It’s usual for the specialist to assess the muscle strength and mobility of the lumbar and sacral spine. In addition, different tests may be applied, such as the Gaenslen and Patrick test.

On the other hand, additional studies and imaging tests may be indicated to confirm the diagnosis. X-rays and MRIs of the pelvis and spine usually provide useful data on joint involvement. Similarly, the injection of anesthetics with a positive response can identify the origin.

An x-ray of the back.
Imaging tests reveal whether there are anatomical changes in the spine and hips that can explain the pain.

Treatment of sacroiliitis

The treatment plan for sacroiliitis depends on the underlying cause and the severity of symptoms. In mild cases, the physician usually prescribes the use of analgesics, muscle relaxants, and nonsteroidal anti-inflammatory drugs (NSAIDs). In addition, belt orthoses can support pelvic alignment and stabilize the joint.

Physical therapy plays a key role in the management of sacroiliitis. It offers movement and stretching exercises that strengthen, stabilize, and improve flexibility.

Other recommendations include relative rest, avoiding overexertion, and the application of alternating hot and cold therapy.

If discomfort persists, intra-articular corticosteroid injections may be performed to relieve pain and reduce inflammation. In severe cases, surgical correction is necessary with the following procedures:

  • Arthrodesis: The sacroiliac joint is permanently joined with titanium rods.
  • Radiofrequency denervation: The nerve pathways that transmit pain are eliminated.
  • Electrical stimulator implantation: A device is attached to the sacrum that reduces pain transmission.

Is it possible to prevent sacroiliitis?

Sacroiliitis is a fairly common painful condition in older people. In general, it’s possible to slow down the onset of this condition and reduce the risk of developing it with some changes in our lifestyle:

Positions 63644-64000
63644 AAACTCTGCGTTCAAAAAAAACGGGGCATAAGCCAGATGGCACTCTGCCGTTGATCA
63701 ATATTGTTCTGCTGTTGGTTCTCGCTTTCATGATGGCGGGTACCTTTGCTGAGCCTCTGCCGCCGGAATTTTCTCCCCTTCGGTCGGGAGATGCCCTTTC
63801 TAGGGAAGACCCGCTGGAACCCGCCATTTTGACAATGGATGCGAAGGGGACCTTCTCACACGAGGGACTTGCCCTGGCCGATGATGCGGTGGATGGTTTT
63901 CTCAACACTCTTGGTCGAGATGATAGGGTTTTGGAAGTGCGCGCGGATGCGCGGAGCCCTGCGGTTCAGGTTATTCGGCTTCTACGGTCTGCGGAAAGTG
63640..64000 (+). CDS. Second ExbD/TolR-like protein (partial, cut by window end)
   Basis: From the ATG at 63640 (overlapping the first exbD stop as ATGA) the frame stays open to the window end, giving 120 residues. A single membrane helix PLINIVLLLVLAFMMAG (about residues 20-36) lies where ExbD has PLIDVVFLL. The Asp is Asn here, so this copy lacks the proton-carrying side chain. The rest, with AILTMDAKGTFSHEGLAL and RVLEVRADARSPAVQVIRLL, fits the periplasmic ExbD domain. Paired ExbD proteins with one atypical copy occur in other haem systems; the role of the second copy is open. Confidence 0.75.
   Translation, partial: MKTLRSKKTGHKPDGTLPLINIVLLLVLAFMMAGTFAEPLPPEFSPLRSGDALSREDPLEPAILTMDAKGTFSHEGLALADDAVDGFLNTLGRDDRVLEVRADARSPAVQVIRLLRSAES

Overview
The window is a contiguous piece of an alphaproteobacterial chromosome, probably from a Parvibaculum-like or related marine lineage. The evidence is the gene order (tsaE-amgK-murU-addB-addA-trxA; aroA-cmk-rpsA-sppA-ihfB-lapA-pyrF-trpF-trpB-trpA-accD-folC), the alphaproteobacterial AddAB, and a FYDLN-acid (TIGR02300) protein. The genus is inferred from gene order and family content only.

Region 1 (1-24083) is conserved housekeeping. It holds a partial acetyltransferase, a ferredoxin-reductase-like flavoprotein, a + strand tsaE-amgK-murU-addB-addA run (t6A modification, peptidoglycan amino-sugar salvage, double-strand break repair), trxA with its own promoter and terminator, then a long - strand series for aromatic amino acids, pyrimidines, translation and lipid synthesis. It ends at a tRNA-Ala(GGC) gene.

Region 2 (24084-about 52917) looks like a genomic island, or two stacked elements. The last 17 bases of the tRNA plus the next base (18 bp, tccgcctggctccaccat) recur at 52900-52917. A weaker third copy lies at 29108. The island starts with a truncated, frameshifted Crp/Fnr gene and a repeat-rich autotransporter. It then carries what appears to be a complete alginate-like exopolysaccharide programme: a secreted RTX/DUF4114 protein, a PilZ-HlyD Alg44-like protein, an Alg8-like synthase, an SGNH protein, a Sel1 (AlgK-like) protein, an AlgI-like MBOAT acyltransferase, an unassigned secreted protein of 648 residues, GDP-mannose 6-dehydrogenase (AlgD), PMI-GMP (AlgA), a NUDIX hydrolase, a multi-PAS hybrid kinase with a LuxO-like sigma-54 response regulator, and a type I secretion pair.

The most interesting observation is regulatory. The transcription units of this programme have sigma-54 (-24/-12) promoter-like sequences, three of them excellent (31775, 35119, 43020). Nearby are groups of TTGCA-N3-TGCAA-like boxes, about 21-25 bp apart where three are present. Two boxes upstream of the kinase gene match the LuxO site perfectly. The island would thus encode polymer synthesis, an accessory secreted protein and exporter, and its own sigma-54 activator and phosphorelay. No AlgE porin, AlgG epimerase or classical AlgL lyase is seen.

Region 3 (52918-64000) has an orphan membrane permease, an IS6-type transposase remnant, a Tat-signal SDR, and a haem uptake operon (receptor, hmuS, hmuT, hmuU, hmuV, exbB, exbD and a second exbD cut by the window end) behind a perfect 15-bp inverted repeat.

• Maintaining a healthy weight
  • Avoiding a sedentary lifestyle
  • Performing stretching and low joint impact exercises

Similarly, it’s advisable to go for a consultation with a rheumatology specialist upon suspicion of sacroiliitis. Doctors are the only ones qualified to treat this disease and provide the best guidance.

All cited sources were thoroughly reviewed by our team to ensure their quality, reliability, currency, and validity. The bibliography of this article was considered reliable and of academic or scientific accuracy.

  • Mejía G, Arias M, Valdez K, Carrillo S, et al. Dolor de la articulación sacroilíaca. Anatomía, Diagnóstico y Tratamiento. Rev. Soc. Esp. Dolor. 2008; 3 (1): 170-180.
  • Marín J, Catay E, Bravo M, Navarta D, et al . Sacroileítis en pacientes con espondiloartritis: ¿qué rol juega la ecografía?. Rev. argent. reumatolg. 2016;  27( 2 ): 30-34.
  • Solís JG, Flores-Padilla G. Sacroilitis paraneoplásica: presentación inusual de leucemia linfoblástica aguda. Cir Cir. 2020;88(Suppl 2):71-74.
  • Bollow M, Loreck D, Banzer D, Brandt H, et al. Imaging diagnosis in suspected inflammatory rheumatoid axial skeleton diseases (sacroilitis). Z Rheumatol. 1999 Apr;58(2):61-70.
  • Soto Quijano DA, Otero Loperena E. Sacroiliac Joint Interventions. Phys Med Rehabil Clin N Am. 2018 Feb;29(1):171-183.
  • Alcobendas RM, Loza SM, Camba AR, Gascon CU, et al. Sacroilitis in Preschool Children: A Case Series and Review of the Literature. Pediatr Infect Dis J. 2020 Sep;39(9):e272-e274.

This text is provided for informational purposes only and does not replace consultation with a professional. If in doubt, consult your specialist.